The Cypriot government and the country's central bank were working Wednesday on an alternative proposal to stave off bankruptcy, a day after Parliament rejected an initial plan to raise billions of euros by seizing up to 10 percent of people's bank savings.
The Cypriot government and the country’s central bank were working Wednesday on an alternative proposal to stave off bankruptcy, a day after Parliament rejected an initial plan to raise billions of euros by seizing up to 10 percent of people’s bank savings.
Government spokesman Christos Stylianides said a meeting was underway at the central bank to discuss an alternative plan for raising funds, but also for reducing the 5.8 billion euros ($7.5 billion) that must be found domestically.
“A team of experts from each party are on their way to the central bank to discuss a Plan B regarding the financing and reduction of the 5.8 billion euros,” said Stylianides. “They have now gone to the central bank to assess this possibility and for party representatives to know what this plan is.”
The bank’s deputy governor Spyros Stavrinakis said no decision had been taken on when banks, which have been shut since the weekend, would reopen.
- A couple thoughts on Fred Jackson, Kam Chancellor and the Seahawks
- Haggen sues Albertsons for $1 billion over big grocery deal
- After McKinley, it’s time to consider renaming Rainier
- Six sickened by E. coli linked to local food truck
- Huskies’ colors for opener are purple, green
Most Read Stories
The new plan being worked on has not yet been presented to the country’s euro partners and International Monetary Fund, he said.
The meetings were taking place a day after lawmakers rejected a plan to seize up to 10 percent of people’s bank deposits, a key demand from prospective creditors in exchange for rescue money to save the Cypriot banking system and shore up the government’s finances.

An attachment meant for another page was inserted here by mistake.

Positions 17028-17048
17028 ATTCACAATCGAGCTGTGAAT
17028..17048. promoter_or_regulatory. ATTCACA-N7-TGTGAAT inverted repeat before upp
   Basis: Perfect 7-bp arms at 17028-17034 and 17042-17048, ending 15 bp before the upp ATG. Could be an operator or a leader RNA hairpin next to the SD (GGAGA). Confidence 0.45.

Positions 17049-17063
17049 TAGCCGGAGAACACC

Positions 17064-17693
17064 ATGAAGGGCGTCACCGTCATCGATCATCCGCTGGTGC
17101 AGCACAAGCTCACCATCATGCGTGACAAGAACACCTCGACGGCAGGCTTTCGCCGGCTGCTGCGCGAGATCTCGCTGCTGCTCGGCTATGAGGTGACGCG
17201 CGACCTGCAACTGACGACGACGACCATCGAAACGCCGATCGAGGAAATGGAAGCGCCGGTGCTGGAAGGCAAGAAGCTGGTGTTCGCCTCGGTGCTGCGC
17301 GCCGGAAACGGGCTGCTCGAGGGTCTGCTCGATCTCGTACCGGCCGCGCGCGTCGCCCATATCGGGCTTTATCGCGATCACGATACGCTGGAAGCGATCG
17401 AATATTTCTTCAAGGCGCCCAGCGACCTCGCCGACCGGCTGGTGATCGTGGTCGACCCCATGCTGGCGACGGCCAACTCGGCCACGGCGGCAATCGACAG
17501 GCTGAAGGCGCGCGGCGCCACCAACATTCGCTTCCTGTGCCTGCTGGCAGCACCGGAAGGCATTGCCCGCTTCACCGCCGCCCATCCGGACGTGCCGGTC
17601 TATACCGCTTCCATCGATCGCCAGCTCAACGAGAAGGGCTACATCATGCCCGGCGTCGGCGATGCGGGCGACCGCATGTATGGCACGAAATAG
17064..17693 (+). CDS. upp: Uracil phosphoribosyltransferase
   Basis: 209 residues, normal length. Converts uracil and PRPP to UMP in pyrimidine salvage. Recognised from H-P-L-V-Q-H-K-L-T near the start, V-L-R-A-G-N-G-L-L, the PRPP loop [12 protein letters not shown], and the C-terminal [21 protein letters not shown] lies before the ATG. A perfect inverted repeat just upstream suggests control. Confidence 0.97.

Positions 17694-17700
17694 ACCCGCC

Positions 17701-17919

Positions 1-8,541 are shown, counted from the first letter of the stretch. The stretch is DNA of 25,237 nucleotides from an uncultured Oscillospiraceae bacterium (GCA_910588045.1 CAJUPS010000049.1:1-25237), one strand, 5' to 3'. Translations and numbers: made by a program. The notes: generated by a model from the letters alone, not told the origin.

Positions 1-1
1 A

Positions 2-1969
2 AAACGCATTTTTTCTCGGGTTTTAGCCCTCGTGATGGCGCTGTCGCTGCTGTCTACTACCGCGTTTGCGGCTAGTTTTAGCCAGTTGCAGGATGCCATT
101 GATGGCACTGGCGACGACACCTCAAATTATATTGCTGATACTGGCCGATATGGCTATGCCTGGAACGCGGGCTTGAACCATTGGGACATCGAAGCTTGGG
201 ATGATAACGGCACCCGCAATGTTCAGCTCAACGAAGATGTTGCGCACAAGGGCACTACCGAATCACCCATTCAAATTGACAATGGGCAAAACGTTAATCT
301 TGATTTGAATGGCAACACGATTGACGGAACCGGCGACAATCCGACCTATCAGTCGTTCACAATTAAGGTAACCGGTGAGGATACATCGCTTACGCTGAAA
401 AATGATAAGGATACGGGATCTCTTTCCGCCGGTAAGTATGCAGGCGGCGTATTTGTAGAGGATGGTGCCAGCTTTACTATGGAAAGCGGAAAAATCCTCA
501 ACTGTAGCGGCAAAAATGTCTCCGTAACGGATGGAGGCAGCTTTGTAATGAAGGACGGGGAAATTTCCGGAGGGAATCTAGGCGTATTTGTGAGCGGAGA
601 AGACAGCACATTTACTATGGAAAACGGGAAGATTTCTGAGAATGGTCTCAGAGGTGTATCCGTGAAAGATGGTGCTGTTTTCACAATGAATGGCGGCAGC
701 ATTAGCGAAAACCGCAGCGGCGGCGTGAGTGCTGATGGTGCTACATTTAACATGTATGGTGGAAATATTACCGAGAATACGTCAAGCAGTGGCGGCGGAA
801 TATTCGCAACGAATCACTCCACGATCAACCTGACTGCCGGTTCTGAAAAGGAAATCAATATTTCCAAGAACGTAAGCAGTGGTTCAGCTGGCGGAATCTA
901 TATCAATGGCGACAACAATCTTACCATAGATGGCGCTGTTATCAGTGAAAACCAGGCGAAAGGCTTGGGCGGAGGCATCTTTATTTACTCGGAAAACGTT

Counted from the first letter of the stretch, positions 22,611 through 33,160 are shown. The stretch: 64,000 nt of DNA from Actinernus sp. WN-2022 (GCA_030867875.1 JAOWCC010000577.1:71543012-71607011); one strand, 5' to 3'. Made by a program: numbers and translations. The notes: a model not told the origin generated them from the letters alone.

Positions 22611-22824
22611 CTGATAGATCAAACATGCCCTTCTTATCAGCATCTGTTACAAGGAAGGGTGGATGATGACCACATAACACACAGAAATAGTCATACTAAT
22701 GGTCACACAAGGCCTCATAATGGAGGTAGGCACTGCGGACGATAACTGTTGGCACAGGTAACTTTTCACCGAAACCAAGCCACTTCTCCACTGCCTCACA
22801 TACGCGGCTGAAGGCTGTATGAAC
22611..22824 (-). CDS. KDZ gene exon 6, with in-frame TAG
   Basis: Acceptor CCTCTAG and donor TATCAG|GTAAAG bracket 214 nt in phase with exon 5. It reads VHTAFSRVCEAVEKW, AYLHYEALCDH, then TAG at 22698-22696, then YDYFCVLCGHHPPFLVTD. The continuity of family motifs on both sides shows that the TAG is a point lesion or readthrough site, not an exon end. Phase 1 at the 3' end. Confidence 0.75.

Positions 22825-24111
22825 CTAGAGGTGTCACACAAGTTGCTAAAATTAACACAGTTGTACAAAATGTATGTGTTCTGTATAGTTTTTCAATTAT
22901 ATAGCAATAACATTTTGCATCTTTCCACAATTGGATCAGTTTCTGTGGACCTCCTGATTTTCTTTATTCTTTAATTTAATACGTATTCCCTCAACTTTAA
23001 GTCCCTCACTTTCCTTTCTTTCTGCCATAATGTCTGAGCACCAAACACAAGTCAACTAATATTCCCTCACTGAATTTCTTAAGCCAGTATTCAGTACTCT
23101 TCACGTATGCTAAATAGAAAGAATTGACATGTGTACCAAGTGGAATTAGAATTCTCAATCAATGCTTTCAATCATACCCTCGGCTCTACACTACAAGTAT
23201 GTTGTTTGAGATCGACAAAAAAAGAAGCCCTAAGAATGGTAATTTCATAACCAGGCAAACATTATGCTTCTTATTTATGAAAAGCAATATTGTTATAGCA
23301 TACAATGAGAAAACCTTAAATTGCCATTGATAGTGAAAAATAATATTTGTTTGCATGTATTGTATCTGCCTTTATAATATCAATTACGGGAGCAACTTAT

The banks remained shut for the third day running and there are growing expectations that they may not reopen until next week, certainly not until Cypriot authorities come up with a credible financial package that has the blessing of the European Commission, the European Central Banka and the IMF, the so-called troika. The package must also win approval from lawmakers.
Anastasiades was also due to meet with representatives from the creditors later in the day.
Meanwhile, his finance minister, Michalis Sarris, was in Moscow for meetings with his Russian counterpart. Russia could play a key role in any alternative package that may emerge. Russians are believed to account for just under a third of Cyprus’s 68 billion euro bank deposits.
And in a surprise development, the head of Cyprus’ influential Orthodox church, Archbishop Chrysostomos II, said he would put the church’s assets at the country’s disposal, saying the church was willing to mortgage its assets to invest in government bonds. The church has considerable wealth, including property, stakes in a bank and a brewery.
“The wealth of the church is at the disposal of the country,” Chrysostomos said after meeting with Anastasiades.